Glad the judge was reasonable and it turned out not too bad, OP.
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Old 04-14-2012, 09:07 AM
 
1,232 posts, read 1,437,371 times
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Quote:
the test we took is some factor of 10x harder than the US one
I'm curious where you got that info.
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Old 04-16-2012, 10:51 AM
 
Location: Mesa, AZ
191 posts, read 109,890 times
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Quote:
Originally Posted by ReadyFreddy View Post
I'm curious where you got that info.
From having taken both.

UK driving test:

- took about 45 mins
- involved driving around all sorts in streets in a busy town, with complicated junctions, multi-lane manoeuvres, multiple changes of speed zones, roundabouts, traffic lights
- involved car control demonstration of 3 point turn, reversing around a corner, emergency stop (plus the car had gears and a clutch; it's possible to use an automatic car but that'd severely restrict your UK car buying choices for ever)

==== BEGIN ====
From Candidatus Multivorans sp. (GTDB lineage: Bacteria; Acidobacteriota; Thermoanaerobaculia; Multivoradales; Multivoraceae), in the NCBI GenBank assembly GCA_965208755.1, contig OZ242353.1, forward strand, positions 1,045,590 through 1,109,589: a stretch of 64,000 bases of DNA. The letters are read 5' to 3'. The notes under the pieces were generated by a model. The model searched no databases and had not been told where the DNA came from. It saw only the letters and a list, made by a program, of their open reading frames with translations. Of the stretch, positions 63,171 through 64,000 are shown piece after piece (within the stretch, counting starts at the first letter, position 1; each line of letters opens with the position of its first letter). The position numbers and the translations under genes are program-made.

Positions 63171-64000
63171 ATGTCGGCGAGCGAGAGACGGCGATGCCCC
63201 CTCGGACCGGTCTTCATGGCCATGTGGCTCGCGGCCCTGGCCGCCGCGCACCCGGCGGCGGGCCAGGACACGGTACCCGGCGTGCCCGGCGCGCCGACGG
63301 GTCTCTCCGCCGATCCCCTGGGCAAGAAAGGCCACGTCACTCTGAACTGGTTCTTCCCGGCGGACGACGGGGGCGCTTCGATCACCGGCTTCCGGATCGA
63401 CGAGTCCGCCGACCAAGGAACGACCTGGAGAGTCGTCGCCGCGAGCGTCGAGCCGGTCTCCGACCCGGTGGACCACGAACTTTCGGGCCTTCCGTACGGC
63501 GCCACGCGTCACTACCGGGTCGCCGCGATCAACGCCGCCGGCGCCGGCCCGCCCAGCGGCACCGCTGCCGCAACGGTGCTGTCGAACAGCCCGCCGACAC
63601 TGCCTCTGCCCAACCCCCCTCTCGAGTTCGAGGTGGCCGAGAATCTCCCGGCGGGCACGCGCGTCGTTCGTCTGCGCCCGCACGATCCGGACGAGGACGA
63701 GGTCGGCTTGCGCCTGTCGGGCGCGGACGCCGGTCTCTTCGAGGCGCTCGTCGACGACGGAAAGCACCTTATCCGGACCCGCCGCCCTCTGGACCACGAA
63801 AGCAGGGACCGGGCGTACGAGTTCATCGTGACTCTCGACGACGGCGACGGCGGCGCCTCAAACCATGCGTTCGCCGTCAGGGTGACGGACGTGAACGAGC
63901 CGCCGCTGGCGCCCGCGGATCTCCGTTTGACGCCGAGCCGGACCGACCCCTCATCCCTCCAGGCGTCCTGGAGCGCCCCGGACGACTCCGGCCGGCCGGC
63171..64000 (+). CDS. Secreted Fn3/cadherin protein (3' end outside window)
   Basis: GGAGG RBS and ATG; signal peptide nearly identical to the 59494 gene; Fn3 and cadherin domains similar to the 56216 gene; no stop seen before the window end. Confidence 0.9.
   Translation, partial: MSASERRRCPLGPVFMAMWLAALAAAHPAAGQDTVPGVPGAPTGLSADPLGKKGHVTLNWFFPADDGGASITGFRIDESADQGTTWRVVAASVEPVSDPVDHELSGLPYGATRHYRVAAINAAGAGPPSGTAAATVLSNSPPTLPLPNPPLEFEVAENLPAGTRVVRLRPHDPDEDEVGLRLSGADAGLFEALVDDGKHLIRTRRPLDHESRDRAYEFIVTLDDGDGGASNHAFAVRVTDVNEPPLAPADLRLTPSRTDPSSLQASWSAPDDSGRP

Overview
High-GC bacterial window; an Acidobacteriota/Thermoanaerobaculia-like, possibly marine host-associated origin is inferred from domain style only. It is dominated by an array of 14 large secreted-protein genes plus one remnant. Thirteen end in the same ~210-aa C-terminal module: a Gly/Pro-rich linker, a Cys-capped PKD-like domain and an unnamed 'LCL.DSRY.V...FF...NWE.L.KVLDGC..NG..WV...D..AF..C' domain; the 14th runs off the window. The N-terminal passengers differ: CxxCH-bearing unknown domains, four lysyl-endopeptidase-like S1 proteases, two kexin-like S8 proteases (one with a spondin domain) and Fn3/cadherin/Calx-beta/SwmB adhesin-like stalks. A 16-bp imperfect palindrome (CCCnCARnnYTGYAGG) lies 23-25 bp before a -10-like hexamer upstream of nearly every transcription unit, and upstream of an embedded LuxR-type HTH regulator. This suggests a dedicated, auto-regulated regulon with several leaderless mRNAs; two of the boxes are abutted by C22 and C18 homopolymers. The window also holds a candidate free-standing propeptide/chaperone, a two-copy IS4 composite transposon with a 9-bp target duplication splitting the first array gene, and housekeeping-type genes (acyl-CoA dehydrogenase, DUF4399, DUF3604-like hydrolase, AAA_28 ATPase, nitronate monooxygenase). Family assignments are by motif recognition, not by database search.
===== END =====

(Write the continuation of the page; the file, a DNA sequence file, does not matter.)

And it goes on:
- had long waiting lists and had to be booked some months in advance, so added pressure that if you failed it would be some more months before you could re-book and re-take

US driving test:

- took 4-5 mins
- involved driving out of test centre, turning right, right again, right again, back into the test centre, in a quiet residential area. Didn't once have to change lanes, turn left, pass any other cars, moving or parked, change speed, etc etc etc
- involved car control demonstration of reversing into a parallel parking test box on the left hand side of my car, ie, the 'wrong' side for realistic street parking and easy to do by simply leaning of the window and looking where the cones and lines were
- turned up with no appt, and could have re-taken it the next day for no extra fee if necessary. And the day after that.

This was Tempe test centre, just in case anyone's looking for an easy ride :-)
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Old 04-16-2012, 06:37 PM
 
658 posts, read 1,751,957 times